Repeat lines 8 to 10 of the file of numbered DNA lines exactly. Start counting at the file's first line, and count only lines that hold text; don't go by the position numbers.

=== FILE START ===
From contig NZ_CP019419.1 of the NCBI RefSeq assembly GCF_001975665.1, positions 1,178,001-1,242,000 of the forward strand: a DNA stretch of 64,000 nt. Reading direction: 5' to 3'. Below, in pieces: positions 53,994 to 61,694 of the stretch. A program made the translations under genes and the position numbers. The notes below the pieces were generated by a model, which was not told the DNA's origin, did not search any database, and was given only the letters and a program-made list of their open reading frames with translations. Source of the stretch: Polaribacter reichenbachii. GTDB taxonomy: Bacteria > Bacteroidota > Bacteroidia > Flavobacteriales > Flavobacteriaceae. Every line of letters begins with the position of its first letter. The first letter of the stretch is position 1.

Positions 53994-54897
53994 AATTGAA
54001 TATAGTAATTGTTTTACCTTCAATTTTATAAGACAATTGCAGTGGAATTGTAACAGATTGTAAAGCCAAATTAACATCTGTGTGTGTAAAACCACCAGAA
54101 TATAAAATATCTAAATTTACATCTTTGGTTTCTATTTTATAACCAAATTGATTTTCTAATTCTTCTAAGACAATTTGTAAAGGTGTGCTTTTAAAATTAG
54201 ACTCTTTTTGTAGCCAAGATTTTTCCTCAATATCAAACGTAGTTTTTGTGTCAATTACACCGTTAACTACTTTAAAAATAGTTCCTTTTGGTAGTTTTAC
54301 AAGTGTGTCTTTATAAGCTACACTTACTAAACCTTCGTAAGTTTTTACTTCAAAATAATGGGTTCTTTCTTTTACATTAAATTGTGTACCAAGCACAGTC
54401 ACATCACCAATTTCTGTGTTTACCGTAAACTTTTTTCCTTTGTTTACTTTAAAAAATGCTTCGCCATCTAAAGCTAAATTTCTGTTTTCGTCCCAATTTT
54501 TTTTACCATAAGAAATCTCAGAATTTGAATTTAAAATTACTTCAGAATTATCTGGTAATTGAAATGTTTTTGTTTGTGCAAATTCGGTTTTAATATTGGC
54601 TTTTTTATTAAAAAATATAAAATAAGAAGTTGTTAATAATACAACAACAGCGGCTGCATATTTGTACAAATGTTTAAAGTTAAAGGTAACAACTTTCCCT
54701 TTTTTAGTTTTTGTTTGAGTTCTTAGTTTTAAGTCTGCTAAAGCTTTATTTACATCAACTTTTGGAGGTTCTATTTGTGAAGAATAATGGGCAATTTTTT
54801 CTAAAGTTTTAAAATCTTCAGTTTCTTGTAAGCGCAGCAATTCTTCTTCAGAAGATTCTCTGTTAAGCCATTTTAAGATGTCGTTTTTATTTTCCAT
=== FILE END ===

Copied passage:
54401 ACATCACCAATTTCTGTGTTTACCGTAAACTTTTTTCCTTTGTTTACTTTAAAAAATGCTTCGCCATCTAAAGCTAAATTTCTGTTTTCGTCCCAATTTT
54501 TTTTACCATAAGAAATCTCAGAATTTGAATTTAAAATTACTTCAGAATTATCTGGTAATTGAAATGTTTTTGTTTGTGCAAATTCGGTTTTAATATTGGC
54601 TTTTTTATTAAAAAATATAAAATAAGAAGTTGTTAATAATACAACAACAGCGGCTGCATATTTGTACAAATGTTTAAAGTTAAAGGTAACAACTTTCCCT